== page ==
A Driving Meditation
Here in this corner of the globe the days have been rainy, misty, overcast, alternating between cold and somewhat chilly. It’s an introspective time, coming out of an interminable winter and from a long game of doctor tag. It’s the sort of thinking that happens when you spend too much time sitting and looking out the window, a sort of convalescing frame of mind and you’re aware of your own brain shifting gears up and down as it navigates the thoroughfares of memory and speculation.
Stretches of looking inwards last longer for some of us than others, but we all have them, those thoughts that are slotted in “what ifs” and “wonder whys.” You think along one road and something along the way triggers a memory, often unrelated, and so you think along the new road, and look, wow, there’s something you hadn’t noticed before, an angle on a long-ago memory that would have given you so much information at that time if you only had the wisdom or experience to pay attention.
But that was then, and this is now. You can think back on strange aunts and odd cousins and see past what was said of them at the time and now take a look at who was saying those things. I’ve noted that so many who declared others strange or odd turned out to be pretty strange and odd themselves. In turn I step back and remember the things said to me and consider the source. Time changes the color of nearly everything. It doesn’t make me any more or less strange and odd, nor the aunts and cousins, but it levels the playing field a bit.
I do some of my best thinking during long drives by myself going from minor point to minor point on Midwestern four-lane highways without much traffic. The broad flat umber stretches of fields between the end of harvest and emerging new crops are the canvas my car of light gray paint travels in a composed line of dark gray highway. Small barns in the distance grow upon approach, others are off to the side and stay the same size before growing smaller. What were those issues? An open barn door, an unpleasant smell for half a mile, staying in memory long after the air actually clears.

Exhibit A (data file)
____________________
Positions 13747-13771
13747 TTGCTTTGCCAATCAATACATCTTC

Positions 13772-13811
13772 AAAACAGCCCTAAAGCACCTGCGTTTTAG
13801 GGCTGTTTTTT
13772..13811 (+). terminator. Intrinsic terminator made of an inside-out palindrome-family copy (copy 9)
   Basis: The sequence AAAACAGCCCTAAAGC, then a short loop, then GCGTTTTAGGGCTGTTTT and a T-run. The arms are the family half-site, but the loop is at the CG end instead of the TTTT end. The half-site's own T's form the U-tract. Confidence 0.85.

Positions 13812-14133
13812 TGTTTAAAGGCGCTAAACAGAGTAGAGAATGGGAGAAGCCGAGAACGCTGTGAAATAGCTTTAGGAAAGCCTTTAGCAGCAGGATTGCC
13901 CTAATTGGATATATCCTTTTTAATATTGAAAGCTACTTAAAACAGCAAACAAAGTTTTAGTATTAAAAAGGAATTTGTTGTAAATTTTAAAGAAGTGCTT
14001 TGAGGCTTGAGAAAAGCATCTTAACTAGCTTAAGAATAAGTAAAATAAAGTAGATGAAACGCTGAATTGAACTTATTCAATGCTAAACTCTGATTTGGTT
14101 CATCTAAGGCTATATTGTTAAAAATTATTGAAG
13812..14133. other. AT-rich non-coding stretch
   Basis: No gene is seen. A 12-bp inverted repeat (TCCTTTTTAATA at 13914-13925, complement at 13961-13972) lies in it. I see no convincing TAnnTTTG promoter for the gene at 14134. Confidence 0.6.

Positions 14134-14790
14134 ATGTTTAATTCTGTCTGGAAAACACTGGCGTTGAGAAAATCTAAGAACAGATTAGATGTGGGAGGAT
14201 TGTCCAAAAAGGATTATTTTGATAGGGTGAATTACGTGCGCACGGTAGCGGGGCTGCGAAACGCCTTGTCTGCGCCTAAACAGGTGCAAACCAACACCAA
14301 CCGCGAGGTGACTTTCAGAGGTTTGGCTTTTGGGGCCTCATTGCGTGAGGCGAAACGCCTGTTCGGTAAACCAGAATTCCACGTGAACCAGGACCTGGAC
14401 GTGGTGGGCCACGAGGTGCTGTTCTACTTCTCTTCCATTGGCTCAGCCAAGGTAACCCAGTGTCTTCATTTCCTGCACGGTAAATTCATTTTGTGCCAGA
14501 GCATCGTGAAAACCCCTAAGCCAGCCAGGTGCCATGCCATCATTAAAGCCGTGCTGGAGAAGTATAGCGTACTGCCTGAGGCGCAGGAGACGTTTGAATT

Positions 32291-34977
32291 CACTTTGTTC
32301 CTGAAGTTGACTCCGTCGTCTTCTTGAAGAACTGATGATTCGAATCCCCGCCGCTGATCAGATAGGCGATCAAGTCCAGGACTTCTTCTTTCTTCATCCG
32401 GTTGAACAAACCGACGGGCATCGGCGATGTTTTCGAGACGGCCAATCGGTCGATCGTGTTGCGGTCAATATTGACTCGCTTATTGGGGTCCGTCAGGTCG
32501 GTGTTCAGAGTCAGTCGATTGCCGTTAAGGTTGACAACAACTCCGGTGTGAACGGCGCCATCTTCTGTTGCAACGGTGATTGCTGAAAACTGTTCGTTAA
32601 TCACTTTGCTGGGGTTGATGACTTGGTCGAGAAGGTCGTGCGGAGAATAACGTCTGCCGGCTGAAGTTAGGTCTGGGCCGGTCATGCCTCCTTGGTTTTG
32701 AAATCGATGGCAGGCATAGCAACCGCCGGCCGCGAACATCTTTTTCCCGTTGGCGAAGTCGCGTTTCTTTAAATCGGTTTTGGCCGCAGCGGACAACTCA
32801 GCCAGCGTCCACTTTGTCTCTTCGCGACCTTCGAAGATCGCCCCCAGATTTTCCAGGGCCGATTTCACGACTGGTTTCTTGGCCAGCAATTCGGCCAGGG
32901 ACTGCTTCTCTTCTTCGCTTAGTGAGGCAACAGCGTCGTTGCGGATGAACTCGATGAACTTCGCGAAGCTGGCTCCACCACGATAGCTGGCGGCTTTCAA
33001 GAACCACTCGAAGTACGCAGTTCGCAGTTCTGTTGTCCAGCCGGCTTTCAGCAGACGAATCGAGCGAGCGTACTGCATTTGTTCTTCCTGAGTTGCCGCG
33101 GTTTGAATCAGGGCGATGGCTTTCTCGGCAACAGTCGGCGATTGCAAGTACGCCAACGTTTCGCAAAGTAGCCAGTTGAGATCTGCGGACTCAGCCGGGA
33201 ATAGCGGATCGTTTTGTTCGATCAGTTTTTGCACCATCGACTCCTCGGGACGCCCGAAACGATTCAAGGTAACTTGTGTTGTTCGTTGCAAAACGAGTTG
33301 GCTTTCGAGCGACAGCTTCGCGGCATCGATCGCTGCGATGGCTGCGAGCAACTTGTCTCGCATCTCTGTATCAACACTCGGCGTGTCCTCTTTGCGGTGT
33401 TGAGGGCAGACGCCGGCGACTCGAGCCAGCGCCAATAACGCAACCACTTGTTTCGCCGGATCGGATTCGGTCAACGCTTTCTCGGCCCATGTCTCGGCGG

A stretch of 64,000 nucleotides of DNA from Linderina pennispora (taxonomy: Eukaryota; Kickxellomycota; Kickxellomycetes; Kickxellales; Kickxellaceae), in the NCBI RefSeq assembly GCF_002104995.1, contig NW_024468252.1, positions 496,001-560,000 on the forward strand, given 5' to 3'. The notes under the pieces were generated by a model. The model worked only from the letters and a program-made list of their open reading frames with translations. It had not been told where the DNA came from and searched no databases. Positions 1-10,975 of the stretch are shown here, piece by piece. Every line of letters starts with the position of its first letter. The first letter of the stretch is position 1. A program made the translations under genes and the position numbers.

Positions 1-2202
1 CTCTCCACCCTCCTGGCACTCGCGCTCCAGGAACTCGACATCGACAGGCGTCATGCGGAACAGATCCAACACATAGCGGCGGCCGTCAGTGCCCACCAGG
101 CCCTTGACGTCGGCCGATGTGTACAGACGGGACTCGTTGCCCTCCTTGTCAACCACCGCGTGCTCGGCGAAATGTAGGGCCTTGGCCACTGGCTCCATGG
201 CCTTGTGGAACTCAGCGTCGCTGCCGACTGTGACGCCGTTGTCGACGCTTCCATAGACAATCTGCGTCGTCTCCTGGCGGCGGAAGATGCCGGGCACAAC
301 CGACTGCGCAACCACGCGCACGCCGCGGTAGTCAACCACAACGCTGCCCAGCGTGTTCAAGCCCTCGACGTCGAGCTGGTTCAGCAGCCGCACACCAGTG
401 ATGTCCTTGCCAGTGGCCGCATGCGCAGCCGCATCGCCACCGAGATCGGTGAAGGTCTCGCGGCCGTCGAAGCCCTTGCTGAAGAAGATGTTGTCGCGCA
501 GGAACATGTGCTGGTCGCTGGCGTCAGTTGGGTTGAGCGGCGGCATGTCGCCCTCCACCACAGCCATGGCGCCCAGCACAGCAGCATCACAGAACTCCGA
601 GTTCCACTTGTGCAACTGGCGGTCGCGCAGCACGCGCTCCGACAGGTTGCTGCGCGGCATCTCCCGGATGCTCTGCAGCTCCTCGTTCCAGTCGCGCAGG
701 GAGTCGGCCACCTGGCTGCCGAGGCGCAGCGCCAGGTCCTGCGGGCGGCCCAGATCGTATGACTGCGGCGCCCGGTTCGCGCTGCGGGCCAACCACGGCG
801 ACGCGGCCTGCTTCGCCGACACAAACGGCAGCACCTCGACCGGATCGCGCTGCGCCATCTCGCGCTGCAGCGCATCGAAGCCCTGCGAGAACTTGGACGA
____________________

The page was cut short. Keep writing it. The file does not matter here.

Alone, in the quiet of a car on the highway the unpleasant and pleasant alike have an equal chance, nuance holding its own, shades of gray becoming more defined in their own right. I do not like this, I do not like that, I like something else altogether, all in the cold gray light of gray skies gray afternoon gray car gray road gray flat land–and then a bit of sun works its way out from several layers of gray clouds, giving things more depth with shadows.
Closer back to town there are little woodlands and overpasses, the traffic picks up and moves me back into the present, interweaving with different vehicles of color, much deeper and more certain from the roads just traveled.